The goal of the “Urban Imaginaries of Adaptation” study—developed as part of the European Research Council project IMAGINE Adaptation—is to gather local constructs of adaptation to enable a discussion on the tangible influence of technocracy on current adaptation practice and the imaginaries of a city adapting to climate change. The project navigated the challenges of using both language and visuals through the process of constructing these imaginaries. We first identified concepts related to adaptation in urban areas through literature and an expert survey, and we also gathered hundreds of images related to urban adaptation across media and grey literature. Using this groundwork as a baseline for multiple adaptation framings, we started an art–science collaboration between us, the researchers behind IMAGINE Adaptation, and an artist experienced in illustrative design to translate identified concepts into images. The ultimate goal was to translate abstract concepts (migration, loss and damage, nature-based solutions, legitimacy, intersectionality, data-driven governance, transformation, etc.) that are generally connected to adaptation into visuals that could communicate across many different contexts, thus helping to deglobalise the concept of adaptation. Around 100 urban adaptation practitioners and experts (local governments, non-governmental organisations, educational organisations, civic associations, and businesses) across the globe (from Mexico to Afghanistan, Greece to Sierra Leone) were invited to imagine their cities adapted to climate change through a series of 31 illustrations, created by the professional illustrator. The study covered cities and localities across world regions with different population sizes, development levels, vulnerabilities, climate risks and adaptation experiences. Participation involved looking at these images and deciding which most (and least) represent participants’ views of adaptation in their city.

However, working with images does not come without its challenges.

Multiple and diverse audiences

An image does not have a unique language, but it needs to be ‘read’ or interpreted by multiple audiences with different cultural backgrounds. This art–science collaboration aimed to design visuals of adapting cities that could be anywhere in the world and yet familiar to all participants. A risk is to create artificial realities that are no longer realities for anybody involved. Reviewing and redesigning the images involved a great deal of research about different architectures, people, vegetation, and most significantly, different forms of street life and street activities (see Fig. 1 and the representation of different street vendors).

Fig. 1: The final illustration representing urban farming.
figure 1

This illustration portrays diversity in architecture, vegetation, and transportation and selling of goods. In our project, the inclusion of different street vendors (including fixed and temporary, formal and informal, such as market stalls or street hawkers) achieved the necessary geographical and cultural diversity. Furthermore, the pre-pilot sketch of this illustration depicted people with full features, rather than stick people. We observed, however, that the full features generated an important debate about cultural representation that was not intended on our side. Substituting this with stick figures moved the focus away from the people and onto the practice of urban farming and the importance of green infrastructure. © All rights reserved. Illustration: Josune Urrutia.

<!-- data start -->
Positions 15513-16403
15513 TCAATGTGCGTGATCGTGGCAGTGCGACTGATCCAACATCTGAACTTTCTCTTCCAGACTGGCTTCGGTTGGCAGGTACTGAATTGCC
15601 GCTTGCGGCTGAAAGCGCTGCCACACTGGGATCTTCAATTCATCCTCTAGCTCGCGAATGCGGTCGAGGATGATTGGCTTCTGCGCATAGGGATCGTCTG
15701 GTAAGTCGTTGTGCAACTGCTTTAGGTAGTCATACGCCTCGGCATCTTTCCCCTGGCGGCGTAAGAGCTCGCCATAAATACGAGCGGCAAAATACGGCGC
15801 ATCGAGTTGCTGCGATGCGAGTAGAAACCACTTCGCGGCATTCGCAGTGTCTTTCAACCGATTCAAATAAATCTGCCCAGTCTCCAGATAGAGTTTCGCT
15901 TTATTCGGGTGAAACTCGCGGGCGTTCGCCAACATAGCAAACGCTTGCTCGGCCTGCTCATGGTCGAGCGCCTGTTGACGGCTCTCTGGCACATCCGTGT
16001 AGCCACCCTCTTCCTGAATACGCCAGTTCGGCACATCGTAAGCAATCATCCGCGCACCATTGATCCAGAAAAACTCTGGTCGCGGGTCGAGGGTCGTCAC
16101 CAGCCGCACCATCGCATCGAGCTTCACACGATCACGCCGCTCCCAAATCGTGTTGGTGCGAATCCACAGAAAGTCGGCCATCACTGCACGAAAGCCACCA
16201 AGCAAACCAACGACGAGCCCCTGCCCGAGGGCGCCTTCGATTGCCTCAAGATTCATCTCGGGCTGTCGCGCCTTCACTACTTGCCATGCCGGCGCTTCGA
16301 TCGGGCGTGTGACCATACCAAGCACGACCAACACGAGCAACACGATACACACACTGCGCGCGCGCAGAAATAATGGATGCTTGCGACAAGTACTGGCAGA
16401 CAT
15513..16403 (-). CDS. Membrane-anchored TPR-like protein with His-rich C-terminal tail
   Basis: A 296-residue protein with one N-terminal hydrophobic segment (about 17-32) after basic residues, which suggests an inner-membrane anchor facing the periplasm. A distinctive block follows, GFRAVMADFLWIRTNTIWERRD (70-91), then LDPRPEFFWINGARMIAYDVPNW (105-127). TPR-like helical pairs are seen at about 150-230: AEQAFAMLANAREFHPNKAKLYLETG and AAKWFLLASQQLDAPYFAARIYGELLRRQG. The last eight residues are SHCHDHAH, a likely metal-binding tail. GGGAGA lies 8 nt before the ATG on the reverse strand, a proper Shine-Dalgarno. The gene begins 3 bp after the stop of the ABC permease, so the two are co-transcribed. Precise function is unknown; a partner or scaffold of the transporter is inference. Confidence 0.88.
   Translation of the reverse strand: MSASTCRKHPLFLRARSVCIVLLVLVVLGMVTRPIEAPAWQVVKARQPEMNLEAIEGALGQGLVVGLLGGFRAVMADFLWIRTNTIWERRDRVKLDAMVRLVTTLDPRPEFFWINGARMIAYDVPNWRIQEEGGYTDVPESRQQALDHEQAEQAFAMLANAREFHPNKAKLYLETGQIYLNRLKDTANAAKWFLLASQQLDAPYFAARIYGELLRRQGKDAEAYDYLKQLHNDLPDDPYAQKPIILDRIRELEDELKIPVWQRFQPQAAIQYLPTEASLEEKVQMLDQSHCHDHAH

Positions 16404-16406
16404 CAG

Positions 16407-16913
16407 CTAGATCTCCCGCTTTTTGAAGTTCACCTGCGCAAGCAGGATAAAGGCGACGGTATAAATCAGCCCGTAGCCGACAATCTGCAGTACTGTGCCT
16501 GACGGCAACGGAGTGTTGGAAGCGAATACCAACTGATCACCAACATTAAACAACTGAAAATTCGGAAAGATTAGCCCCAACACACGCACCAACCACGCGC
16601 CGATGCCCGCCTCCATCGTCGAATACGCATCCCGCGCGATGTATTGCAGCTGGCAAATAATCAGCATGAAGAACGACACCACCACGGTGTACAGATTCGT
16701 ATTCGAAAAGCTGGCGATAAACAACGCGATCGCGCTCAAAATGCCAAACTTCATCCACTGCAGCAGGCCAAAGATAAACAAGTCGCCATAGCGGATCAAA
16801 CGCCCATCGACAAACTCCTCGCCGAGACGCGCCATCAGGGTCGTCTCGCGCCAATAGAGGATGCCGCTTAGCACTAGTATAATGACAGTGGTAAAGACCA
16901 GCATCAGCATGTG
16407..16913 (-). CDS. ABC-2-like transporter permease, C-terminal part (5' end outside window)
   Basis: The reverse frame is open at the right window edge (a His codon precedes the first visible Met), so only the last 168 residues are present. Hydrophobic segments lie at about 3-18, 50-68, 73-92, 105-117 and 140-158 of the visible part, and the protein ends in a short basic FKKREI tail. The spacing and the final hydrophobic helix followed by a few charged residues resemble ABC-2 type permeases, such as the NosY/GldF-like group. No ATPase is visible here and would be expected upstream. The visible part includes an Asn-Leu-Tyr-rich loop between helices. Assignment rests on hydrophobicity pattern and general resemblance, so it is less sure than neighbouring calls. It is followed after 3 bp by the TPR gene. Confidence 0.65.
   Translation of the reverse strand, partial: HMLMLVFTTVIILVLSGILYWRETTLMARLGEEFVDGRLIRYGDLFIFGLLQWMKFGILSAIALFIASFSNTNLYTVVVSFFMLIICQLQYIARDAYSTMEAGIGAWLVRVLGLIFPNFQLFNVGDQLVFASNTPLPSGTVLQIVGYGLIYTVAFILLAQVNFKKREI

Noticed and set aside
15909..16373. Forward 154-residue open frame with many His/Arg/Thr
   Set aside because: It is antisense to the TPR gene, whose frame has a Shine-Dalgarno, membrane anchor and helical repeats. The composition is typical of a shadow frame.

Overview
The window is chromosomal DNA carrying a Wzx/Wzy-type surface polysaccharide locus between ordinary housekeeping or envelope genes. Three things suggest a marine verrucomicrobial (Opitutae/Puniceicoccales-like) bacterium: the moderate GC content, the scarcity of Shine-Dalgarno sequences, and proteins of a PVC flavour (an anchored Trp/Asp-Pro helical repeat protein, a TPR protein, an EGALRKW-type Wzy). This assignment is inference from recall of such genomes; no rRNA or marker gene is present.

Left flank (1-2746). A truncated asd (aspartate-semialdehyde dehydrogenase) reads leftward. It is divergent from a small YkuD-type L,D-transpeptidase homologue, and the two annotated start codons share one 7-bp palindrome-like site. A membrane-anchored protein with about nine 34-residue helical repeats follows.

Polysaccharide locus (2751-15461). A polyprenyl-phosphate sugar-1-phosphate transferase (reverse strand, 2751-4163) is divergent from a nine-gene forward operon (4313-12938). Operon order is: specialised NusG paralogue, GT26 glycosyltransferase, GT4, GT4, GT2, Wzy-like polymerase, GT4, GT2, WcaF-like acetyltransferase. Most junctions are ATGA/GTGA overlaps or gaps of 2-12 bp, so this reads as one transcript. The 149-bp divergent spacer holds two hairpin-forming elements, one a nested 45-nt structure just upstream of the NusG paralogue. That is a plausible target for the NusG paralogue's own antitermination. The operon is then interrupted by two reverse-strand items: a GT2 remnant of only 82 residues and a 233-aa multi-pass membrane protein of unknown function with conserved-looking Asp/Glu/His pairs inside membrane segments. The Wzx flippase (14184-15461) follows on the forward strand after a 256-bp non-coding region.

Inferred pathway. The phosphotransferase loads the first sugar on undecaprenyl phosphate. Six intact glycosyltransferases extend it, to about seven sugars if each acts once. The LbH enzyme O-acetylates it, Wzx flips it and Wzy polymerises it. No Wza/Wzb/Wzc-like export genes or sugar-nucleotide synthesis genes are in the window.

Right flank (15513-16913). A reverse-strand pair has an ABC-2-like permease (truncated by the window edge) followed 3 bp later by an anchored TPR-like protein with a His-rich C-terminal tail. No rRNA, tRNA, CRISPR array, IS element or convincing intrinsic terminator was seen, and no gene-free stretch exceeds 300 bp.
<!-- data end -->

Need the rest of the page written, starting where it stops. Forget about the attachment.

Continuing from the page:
Symbolic elements

Visuals are created based on symbolism because this helps the user connect more easily to their own experiences. Sometimes, these very symbols might be interpreted equally but have different meanings across contexts, producing different reactions regarding how good or bad adaptation might be. For example, green infrastructure can be seen as a utopian transformative solution or as a source of social and economic concerns (allergies, sanitation, water use, economic costs, gentrification). While the diversity of interpretations can generate rich dialogues, the challenge more severely emerges when adaptation processes and practices are illustrated (justice, institutionalisation, uncertainty). In this case, we found the choice of symbols critical because of the strong social, cultural, and political weight of context-specific adaptation practices.

Simplicity and detail

We have also encountered trade-offs between simplicity and detail. While simplicity might remove the complexity needed to evoke experiences, too much detail can also generate distraction and misinterpretation (see Fig. 1 and the representation of people). However, distraction and misinterpretation should not be so easily discarded since they might indicate different epistemological frameworks. We should then ask ourselves why those images were not interpreted as expected and what the implications are for our local understanding of adaptation.

Scientific method and piloting

Our process followed the scientific method and included a pilot of the illustrations. Working with the artist to visualise scientific understandings and take on the feedback from the pilot participants required a space of respect and trust. The process was complicated and required several rounds of comments and feedback to achieve images that resonated with our very diverse target audience, and that represented the ‘right’ aspect of adaptation (see Fig. 2). This arduous, but necessary process represented a battle of knowledge. Balancing the views of pilot participants with the artist’s expertise and experience can easily become a trap that reproduces the very knowledge dominance that our work tries to break down.

Fig. 2: An initial sketch (to the left) of the final illustration (to the right) representing cultural heritage in relation to climate adaptation.
figure 2

The initial sketch focused on iconographical examples of cultural heritage. Following the development of the initial sketch, the team realised that whilst cultural heritage is often visualised through physical infrastructure, the importance of cultural heritage is the role it can play in the resilience and cohesion of local communities. By working with the artist, we shifted the focus to the intangible aspect or the thread that forms the foundation of local communities’ identity and can make them more resilient to climate change. © All rights reserved. Illustrations: Josune Urrutia.

All in all, ensuring that there are adequate resources for the whole creative and scientific process was a lesson that we learnt: time and suitable space for discussion and research were critical to the six-month process of concept identification and the creation of the illustrations.

New mechanisms for adaptation management, such as art-based approaches, can capture the complexity of experiences, identify diverse understandings, create common ones and open the door for different perspectives that are inherently necessary to deglobalise adaptation narratives and establish goals that count across individuals and contexts. From our experience, future research on the means and outcomes of art–science collaborations should place greater emphasis not only on how the arts can be used for scientific dissemination but, more importantly, on how they can be used for scientific inquiry and the elicitation of multiple knowledges. Given the current universalisation of the concept, adaptation to climate change makes the perfect case.